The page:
If you save into a pension, you should check if you need to fill out a tax return this January to ensure you get tax relief and avoid a hefty tax bill later on.
Taxpayers are not only required to declare income from sources such as self-employment and letting out property, but also pension contributions in certain situations.
Here, Which? explains what pension savers need to know about getting their self-assessment tax return right.
1. Claim higher-rate relief on pension contributions
This means that some of the money you would have paid tax on goes into your pension, rather than to HMRC.
The level of tax relief depends on what rate of income tax you pay. In England, Wales and Northern Ireland, this means that basic-rate taxpayers get 20% pension tax relief; higher-rate taxpayers get 40% and those who pay additional-rate tax get 45% pension tax relief. In Scotland, the pension tax relief follows the .
You'll need to check your pension scheme to see which method it uses for tax relief, as you may need to do some extra work to get the full tax relief you're entitled to.
There are two main ways to claim:
2. Declare contributions that exceed the annual allowance
The annual allowance has reduced dramatically over the last few years. In 2010-11 it stood at £255,000 but it was cut to £50,000 in 2011-12 before dropping to £40,000 in 2014-15.
In cases where pension contributions have exceeded the allowance, not only will you not get tax relief on the extra payments, but an annual allowance charge will apply.
The charge is normally added to the rest of your taxable income to work out your overall tax liability.
You'll need to fill out a self-assessment tax return to detail how much of your pension contributions exceed the annual allowance and work out how much is due.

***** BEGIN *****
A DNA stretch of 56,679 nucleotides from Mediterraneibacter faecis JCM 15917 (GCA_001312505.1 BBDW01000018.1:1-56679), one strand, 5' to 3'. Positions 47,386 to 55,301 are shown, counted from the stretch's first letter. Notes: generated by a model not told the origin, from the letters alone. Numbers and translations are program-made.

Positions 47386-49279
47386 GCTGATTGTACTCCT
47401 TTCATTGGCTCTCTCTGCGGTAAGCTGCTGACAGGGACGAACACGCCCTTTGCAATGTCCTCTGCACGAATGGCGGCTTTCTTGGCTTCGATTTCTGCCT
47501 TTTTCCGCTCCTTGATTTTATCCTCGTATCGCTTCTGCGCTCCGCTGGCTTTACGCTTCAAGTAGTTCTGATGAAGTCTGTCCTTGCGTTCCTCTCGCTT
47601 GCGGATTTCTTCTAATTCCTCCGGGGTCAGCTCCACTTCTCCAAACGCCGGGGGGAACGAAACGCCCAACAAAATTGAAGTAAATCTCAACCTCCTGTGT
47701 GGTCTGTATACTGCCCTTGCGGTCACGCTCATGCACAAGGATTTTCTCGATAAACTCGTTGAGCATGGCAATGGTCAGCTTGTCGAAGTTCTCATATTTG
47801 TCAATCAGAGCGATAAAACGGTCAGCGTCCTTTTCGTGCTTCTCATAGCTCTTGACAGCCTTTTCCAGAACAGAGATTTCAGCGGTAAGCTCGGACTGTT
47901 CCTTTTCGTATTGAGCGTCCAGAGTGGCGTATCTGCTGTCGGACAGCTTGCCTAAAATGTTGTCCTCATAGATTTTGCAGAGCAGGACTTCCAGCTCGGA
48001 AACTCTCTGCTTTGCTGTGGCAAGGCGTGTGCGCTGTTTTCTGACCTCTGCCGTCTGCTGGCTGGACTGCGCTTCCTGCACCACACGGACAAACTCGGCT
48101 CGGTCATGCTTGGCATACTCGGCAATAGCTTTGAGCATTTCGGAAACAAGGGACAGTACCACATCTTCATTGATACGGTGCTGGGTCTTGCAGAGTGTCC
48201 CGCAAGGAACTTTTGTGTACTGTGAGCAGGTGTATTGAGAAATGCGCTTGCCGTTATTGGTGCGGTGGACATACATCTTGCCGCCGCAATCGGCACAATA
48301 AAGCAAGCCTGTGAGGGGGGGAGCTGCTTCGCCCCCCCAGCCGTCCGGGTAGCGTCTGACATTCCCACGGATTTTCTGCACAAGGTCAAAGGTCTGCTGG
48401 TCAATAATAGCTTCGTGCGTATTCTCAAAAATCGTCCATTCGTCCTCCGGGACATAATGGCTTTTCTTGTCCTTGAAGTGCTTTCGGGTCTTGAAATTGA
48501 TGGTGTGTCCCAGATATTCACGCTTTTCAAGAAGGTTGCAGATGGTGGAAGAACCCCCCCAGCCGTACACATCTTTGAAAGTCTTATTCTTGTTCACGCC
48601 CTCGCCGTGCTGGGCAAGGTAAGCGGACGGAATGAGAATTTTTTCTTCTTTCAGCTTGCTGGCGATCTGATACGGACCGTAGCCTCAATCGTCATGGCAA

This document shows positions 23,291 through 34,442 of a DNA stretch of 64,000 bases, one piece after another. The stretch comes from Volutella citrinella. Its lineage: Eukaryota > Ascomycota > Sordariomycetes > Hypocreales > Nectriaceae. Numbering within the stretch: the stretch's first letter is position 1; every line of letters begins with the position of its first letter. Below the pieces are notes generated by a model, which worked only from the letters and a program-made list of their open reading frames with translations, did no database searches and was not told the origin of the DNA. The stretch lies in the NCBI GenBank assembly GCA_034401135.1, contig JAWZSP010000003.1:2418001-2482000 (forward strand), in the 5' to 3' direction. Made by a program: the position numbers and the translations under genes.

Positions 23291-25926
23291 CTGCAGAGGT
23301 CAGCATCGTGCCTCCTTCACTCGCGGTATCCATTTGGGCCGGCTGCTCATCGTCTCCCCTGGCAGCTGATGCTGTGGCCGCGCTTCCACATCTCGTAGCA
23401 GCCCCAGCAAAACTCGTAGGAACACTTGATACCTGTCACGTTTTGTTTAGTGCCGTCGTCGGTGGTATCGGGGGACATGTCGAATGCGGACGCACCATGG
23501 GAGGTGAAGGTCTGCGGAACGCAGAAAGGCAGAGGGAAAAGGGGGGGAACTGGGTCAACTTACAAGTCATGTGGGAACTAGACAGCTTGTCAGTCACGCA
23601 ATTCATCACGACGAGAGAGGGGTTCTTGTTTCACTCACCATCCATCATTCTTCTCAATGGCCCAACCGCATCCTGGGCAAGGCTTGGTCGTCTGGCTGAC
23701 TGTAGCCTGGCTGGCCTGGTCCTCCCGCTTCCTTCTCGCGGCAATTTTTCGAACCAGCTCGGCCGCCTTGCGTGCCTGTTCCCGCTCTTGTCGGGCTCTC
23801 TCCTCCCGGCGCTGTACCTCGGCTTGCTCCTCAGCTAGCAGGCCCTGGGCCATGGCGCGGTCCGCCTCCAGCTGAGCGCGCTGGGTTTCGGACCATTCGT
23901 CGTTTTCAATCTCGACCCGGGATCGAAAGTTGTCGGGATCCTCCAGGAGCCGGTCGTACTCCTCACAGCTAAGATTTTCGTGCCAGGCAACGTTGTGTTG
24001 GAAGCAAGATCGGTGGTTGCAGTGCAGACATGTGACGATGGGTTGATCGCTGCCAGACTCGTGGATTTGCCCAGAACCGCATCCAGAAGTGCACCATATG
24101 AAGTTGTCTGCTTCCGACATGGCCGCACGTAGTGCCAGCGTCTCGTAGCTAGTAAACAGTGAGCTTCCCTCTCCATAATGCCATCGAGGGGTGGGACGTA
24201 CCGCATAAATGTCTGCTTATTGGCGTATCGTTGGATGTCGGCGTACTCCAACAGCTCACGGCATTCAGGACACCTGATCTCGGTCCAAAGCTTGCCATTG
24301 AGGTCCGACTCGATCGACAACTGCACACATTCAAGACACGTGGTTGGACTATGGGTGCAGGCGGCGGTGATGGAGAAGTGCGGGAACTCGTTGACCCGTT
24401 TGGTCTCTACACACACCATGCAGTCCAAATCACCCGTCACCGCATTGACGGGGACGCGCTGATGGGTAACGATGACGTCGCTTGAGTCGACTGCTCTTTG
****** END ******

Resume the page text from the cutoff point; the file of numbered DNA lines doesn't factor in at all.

A Freedom of Information (FOI) request by Royal London revealed in the 2016-17 tax year (the most recent year figures are available for), 1,004 individuals failed to report the annual allowance tax charge to HMRC on their tax return.
Sue has a 'net income' - her annual income less personal allowances - of £140,000.
Her total pension contribution for the year is£20,000 over the £40,000 annual allowance. This puts her total income for these purposes at £160,000.
You could be at greater risk of a tax charge because your annual allowance differs from the norm.
If you've already begun to draw your pension (even small amounts) this will reduce your annual allowance to £4,000.
Similarly, if you earn £150,000 or more in any given tax year, this will begin to 'taper' your annual allowance.
This applies to your 'adjusted income', which is made up of your salary, dividends, rental income, savings interest and any other income you receive.
You lose £1 of the annual allowance for every £2 of adjusted income, which means your allowance could reduce down to as little as £10,000.
Many are also unsure what unused allowance they can 'carry forward' from previous tax years. The use of 'carry forward' enables people to put more money into their pension without breaching the annual limit.
You can use it to tot up your tax bill, get tips on making savings and then submit your return directly to HMRC.